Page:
- Steve Gans (-2.4)
- Michael Winograd (0.0)
-- Paul Caligiuri (0.0)
(percentages)
(percentages)

21 comments about "U.S. Soccer: Carlos Cordeiro is elected president on the third ballot".
  1. Nikolaus Gabris, February 10, 2018 at 12:09 p.m.

    Status Quo! Sad!

  2. R2 Dad, February 10, 2018 at 12:22 p.m.

    We're doooooooomed. The lemmings won.

  3. Ben Myers, February 10, 2018 at 12:25 p.m.

    Here's hoping that Cordiero recognizes the need for much needed changes from top to bottom.  One can only hope.  I must say I am less than comfortable with a numbers guy who has little on-the-field experience.

  4. Wallace Wade, February 10, 2018 at 12:26 p.m.

    It’s all about $! Send these pathetic people a message! Close your wallets! When the $ starts to go away, we will get change in this country!

  5. j bapper, February 10, 2018 at 12:32 p.m.

    The Good Ol’ Boy Network of US Soccer wins again. Got to take care of your friends. 

  6. R2 Dad, February 10, 2018 at 1:06 p.m.

    "Thank you Sunil, for introducing me to the game 10 or 11 years ago....." We Are Dooooooooomed.

  7. Right Winger, February 10, 2018 at 1:19 p.m.

    Everyone makes mistakes.  Many learn from the mistakes they make.  Not US Soccer.  This is a RUBBER STAMP.  PERIOD.  WHEN THE TWO FRONT RUNNERS ARE INSIDERS YOU HAVE A PROBLEM.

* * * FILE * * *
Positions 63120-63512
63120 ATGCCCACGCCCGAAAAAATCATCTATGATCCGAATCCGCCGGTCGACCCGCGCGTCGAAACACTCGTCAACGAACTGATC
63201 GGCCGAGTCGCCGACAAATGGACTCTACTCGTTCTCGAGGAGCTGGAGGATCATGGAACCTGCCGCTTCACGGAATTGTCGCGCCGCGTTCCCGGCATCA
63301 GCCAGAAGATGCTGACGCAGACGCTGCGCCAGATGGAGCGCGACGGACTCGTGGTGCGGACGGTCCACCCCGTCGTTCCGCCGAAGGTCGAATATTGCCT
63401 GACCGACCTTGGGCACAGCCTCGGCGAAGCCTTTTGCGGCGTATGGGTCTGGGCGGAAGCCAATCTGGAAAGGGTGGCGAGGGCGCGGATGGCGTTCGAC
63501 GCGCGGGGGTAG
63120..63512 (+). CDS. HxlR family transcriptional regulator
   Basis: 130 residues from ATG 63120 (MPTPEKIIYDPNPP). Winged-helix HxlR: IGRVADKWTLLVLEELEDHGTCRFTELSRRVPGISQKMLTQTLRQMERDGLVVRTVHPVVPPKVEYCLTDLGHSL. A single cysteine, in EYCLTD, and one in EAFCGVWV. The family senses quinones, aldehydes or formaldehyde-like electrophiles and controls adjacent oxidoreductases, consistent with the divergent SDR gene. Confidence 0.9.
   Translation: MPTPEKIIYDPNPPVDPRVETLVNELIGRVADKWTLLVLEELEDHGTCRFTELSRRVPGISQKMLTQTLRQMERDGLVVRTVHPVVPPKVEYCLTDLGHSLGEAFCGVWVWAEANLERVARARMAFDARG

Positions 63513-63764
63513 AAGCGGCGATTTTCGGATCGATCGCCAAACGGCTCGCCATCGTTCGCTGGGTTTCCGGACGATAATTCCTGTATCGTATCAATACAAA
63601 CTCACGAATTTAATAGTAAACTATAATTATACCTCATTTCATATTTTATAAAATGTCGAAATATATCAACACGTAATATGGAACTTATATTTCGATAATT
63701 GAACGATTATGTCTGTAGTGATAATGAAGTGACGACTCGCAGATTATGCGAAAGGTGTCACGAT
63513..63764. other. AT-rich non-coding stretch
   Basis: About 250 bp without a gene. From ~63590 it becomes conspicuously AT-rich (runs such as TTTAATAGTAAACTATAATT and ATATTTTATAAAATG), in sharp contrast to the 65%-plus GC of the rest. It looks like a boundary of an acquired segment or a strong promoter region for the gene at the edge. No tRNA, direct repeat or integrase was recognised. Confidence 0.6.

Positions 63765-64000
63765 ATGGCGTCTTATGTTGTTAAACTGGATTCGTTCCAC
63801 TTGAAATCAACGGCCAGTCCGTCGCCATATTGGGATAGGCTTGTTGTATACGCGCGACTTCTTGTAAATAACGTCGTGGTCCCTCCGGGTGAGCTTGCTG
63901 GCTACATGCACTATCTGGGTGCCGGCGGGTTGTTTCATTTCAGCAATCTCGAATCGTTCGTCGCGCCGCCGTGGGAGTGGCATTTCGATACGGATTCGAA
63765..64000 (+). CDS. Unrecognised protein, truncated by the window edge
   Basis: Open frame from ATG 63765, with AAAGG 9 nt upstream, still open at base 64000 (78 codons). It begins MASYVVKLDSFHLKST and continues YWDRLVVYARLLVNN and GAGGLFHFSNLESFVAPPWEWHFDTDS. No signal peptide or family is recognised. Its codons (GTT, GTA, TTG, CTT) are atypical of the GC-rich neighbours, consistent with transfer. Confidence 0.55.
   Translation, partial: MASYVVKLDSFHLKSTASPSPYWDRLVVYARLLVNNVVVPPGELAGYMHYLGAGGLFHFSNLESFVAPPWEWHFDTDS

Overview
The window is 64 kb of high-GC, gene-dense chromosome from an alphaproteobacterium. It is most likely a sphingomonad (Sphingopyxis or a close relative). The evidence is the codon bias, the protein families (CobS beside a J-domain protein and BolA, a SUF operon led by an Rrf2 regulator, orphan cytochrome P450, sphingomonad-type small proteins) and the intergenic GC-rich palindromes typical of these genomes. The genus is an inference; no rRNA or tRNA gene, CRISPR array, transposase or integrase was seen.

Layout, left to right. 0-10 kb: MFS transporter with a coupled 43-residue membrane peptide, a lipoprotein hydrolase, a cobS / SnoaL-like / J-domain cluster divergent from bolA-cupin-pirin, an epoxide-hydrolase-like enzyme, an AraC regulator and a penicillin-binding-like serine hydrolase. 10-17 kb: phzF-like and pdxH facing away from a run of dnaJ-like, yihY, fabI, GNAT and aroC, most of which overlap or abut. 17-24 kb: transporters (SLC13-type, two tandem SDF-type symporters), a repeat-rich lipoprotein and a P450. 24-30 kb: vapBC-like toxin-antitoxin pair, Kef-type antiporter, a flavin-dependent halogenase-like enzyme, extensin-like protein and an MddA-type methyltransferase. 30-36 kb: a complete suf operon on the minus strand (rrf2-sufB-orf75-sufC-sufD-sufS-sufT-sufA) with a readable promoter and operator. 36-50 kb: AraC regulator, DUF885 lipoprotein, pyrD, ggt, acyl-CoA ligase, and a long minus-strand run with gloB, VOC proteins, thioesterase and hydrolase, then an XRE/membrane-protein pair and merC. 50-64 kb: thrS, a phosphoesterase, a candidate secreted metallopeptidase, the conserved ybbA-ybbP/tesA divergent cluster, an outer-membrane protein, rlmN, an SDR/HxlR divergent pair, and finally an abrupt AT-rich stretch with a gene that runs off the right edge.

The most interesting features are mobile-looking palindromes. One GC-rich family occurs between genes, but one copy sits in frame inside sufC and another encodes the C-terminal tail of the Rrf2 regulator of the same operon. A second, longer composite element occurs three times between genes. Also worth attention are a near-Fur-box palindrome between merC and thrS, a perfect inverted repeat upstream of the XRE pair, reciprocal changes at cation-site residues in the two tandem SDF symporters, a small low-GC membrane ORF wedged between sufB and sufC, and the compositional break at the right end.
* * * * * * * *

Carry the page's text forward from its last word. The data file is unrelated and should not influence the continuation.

SUGGESTION TO ALL:

    Go to this site:  theplayerstribune.com.

    Read the article by Geoff Cameron. " What must change in US SOCCER.

  8. frank schoon replied, February 12, 2018 at 3:35 p.m.

    RW, that was a good article by Cameron and ofcourse he's right. Klinsman brought a real sense of what soccer is all about. And I better understand the conflict he had with Landon Donovan, for he missed that extra... Bruce Arena has never played at the highest level and therefore missed what is needed to improve and raise players to a higher level, unlike Klinsman. There is a schasm between players playing for the MLS and those going to Europe. But Klinsman is right...if you're good enough to go Europe don't waste your time in the MLS. But unfortunately that is not the only problem the US is facing.

  9. Bob Ashpole replied, February 12, 2018 at 3:56 p.m.